Popular perceptions of disrupted childhoods
We need new stories about what happens to looked-after children. For decades, public policy-making has fundamentally failed looked-after children within the care of local governments across the UK. The care system very rarelyA common trope of children’s fiction is the representation of child protagonists as victims of some form of disrupted parenting. Disproportionately, child protagonists across the children’s canon are orphans; in foster care or other kinds of institutional care such as boarding schools; living with inadequate, neglectful or otherwise insufficient parents; or raised by relatives.
Research shows that ‘problem children’ – those who are victims of disrupted parenting – are more susceptible to what is frequently termed as ‘poor outcomes’ in adulthood. These can range from addiction issues to criminal behaviour and time in prison, to mental health problems including depression. Children’s fiction informs and amplifies this narrative of ‘problem children’ being destined for failure in later life, through its representations of children in care, orphans and so on.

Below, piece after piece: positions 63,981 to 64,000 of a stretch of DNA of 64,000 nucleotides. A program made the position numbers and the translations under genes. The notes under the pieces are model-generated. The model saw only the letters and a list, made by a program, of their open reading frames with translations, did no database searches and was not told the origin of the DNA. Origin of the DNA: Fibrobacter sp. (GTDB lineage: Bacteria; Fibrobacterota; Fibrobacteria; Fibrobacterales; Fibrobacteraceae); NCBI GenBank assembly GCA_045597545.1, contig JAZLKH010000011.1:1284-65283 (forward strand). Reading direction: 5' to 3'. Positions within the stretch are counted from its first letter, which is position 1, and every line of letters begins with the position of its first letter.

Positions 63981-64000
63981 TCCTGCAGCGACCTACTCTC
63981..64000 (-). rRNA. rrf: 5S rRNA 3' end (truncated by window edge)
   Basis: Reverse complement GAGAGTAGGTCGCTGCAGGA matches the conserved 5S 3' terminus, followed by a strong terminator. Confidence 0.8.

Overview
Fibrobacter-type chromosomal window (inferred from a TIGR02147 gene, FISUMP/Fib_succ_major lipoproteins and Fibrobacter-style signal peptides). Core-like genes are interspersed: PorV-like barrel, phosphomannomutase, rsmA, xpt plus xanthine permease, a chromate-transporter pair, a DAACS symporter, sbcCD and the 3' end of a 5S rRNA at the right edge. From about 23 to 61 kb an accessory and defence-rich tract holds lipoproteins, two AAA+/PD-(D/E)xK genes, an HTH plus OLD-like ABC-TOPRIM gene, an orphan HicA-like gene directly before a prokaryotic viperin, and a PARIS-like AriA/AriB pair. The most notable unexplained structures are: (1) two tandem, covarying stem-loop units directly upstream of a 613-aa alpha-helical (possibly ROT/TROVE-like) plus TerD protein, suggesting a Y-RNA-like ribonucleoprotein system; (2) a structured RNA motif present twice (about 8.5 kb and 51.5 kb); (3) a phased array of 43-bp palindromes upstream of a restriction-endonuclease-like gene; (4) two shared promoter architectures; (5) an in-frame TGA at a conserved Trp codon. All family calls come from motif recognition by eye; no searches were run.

This slippage between public consciousness and popular culture creates a cultural hegemony whereby children who come from disadvantaged backgrounds are conditioned from a young age – through children’s fiction and other mediums – to believe that they are abject or extraneous to societal structures.
Drawing on 20th and 21st century children’s fiction, from Francis Hodgson Burnett to J K Rowling, Roald Dahl to Lemony Snicket, C S Lewis to Jacqueline Wilson, this paper will demonstrate how children’s fiction serves to ‘other’ child readers from disrupted parenting situations. Using contemporary Marxist-feminist literary theory and socio-political contexts, the paper will also demonstrate the undeniable correlation between working-class narratives and representations of disrupted care in children’s fiction.